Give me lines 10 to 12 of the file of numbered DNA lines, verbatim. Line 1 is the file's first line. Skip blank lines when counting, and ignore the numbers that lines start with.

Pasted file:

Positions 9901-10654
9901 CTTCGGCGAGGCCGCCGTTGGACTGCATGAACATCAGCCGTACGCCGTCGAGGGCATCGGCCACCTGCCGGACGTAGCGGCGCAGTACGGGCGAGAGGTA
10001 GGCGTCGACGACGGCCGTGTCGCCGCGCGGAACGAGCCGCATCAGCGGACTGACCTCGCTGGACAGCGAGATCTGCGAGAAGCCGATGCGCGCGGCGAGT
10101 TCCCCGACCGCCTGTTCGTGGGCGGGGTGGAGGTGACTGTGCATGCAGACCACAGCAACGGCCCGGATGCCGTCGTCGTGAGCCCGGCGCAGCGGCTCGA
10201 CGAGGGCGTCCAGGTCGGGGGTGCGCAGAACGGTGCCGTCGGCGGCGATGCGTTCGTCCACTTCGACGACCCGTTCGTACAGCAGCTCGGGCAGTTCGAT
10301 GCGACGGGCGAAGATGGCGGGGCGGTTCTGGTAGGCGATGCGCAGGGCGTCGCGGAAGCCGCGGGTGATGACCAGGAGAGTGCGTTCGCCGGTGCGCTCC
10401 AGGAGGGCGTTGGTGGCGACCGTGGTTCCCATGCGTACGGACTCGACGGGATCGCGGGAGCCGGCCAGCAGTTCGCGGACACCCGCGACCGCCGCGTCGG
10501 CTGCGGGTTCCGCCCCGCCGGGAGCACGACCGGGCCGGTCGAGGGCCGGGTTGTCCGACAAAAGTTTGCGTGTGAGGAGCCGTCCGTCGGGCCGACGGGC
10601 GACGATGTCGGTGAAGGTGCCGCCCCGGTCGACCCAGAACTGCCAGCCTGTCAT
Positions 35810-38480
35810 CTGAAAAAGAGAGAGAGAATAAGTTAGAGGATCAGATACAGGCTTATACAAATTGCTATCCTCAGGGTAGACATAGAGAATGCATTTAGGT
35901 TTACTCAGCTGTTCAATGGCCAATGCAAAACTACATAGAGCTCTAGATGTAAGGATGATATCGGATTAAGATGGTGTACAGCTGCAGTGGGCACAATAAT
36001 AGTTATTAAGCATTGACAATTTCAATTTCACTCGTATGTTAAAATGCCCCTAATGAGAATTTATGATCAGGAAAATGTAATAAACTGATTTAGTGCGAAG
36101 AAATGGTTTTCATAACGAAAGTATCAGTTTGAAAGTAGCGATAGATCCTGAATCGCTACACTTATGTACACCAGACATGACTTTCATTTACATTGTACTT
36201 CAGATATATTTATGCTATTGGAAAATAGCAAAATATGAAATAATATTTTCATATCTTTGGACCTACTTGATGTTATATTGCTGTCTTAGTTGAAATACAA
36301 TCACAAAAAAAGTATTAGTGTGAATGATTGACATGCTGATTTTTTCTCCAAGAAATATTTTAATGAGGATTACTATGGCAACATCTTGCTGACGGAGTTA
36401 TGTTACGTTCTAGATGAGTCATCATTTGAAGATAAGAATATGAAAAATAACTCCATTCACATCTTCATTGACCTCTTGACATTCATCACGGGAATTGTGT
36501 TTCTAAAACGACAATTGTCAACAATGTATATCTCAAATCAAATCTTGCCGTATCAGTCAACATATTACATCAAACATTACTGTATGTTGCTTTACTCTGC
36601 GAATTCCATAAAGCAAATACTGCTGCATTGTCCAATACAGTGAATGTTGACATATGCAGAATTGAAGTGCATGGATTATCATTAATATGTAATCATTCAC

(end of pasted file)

Positions 35810-38480
35810 CTGAAAAAGAGAGAGAGAATAAGTTAGAGGATCAGATACAGGCTTATACAAATTGCTATCCTCAGGGTAGACATAGAGAATGCATTTAGGT
35901 TTACTCAGCTGTTCAATGGCCAATGCAAAACTACATAGAGCTCTAGATGTAAGGATGATATCGGATTAAGATGGTGTACAGCTGCAGTGGGCACAATAAT